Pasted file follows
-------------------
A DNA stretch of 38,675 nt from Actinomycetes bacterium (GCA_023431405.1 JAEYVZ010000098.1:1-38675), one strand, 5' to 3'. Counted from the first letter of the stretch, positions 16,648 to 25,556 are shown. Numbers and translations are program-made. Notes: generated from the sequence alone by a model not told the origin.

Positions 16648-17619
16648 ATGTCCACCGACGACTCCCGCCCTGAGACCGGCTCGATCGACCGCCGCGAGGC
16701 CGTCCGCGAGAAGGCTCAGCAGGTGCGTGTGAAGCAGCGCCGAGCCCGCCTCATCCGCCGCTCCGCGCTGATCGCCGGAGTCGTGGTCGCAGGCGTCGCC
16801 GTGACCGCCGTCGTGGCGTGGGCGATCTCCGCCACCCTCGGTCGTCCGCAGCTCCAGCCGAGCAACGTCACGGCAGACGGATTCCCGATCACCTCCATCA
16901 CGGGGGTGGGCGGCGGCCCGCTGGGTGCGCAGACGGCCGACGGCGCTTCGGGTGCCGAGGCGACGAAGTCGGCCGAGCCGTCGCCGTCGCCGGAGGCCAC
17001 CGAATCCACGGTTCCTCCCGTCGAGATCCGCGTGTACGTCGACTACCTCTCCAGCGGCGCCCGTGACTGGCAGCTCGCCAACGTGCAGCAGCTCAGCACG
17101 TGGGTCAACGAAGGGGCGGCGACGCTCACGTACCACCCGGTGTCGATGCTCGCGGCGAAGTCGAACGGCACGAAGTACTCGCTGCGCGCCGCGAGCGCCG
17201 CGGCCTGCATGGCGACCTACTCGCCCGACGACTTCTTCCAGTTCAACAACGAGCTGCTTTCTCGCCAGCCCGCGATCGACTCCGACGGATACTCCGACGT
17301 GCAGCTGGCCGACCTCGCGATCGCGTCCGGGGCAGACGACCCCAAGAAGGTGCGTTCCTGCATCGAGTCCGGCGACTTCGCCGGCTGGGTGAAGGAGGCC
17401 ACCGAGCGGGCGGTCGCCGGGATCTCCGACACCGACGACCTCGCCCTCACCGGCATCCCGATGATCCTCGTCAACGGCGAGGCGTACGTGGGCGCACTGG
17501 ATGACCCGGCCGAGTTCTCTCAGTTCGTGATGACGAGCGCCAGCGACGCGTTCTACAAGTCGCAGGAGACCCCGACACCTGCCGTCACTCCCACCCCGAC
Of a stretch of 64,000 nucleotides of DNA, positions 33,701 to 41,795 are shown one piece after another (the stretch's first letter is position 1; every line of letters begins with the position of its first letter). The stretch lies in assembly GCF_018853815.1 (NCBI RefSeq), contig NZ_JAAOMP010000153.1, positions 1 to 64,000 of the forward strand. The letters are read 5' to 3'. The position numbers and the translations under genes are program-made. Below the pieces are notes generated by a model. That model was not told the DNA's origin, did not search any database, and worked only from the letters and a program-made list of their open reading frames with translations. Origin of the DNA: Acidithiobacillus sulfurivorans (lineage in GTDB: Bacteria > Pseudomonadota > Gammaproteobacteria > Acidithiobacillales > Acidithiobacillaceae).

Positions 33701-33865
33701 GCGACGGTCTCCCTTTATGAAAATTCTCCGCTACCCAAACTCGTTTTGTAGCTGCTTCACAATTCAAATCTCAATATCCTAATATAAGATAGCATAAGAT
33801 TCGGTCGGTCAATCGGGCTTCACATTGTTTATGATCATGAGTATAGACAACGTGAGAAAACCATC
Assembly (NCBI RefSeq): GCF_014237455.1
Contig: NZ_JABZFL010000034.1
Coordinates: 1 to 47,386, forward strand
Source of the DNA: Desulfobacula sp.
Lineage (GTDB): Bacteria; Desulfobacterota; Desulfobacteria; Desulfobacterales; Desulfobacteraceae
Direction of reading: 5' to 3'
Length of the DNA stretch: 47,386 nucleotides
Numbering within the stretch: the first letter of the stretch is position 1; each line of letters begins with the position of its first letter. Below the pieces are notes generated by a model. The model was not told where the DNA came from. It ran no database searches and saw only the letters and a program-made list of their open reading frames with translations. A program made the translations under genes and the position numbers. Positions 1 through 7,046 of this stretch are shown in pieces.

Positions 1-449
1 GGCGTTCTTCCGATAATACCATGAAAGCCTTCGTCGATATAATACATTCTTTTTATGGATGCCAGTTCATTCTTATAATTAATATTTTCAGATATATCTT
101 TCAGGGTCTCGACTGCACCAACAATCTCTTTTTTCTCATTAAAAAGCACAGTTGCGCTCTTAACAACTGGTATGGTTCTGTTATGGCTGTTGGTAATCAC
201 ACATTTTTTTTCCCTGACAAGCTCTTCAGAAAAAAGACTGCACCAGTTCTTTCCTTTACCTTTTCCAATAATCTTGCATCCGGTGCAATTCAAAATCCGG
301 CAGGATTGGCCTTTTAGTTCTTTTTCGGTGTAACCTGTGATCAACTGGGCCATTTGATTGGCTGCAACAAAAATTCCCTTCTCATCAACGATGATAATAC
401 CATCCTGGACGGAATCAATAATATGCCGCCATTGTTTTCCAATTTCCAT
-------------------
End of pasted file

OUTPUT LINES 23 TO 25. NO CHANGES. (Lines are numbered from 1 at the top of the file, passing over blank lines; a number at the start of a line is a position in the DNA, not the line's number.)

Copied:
Length of the DNA stretch: 47,386 nucleotides
Numbering within the stretch: the first letter of the stretch is position 1; each line of letters begins with the position of its first letter. Below the pieces are notes generated by a model. The model was not told where the DNA came from. It ran no database searches and saw only the letters and a program-made list of their open reading frames with translations. A program made the translations under genes and the position numbers. Positions 1 through 7,046 of this stretch are shown in pieces.

Positions 1-449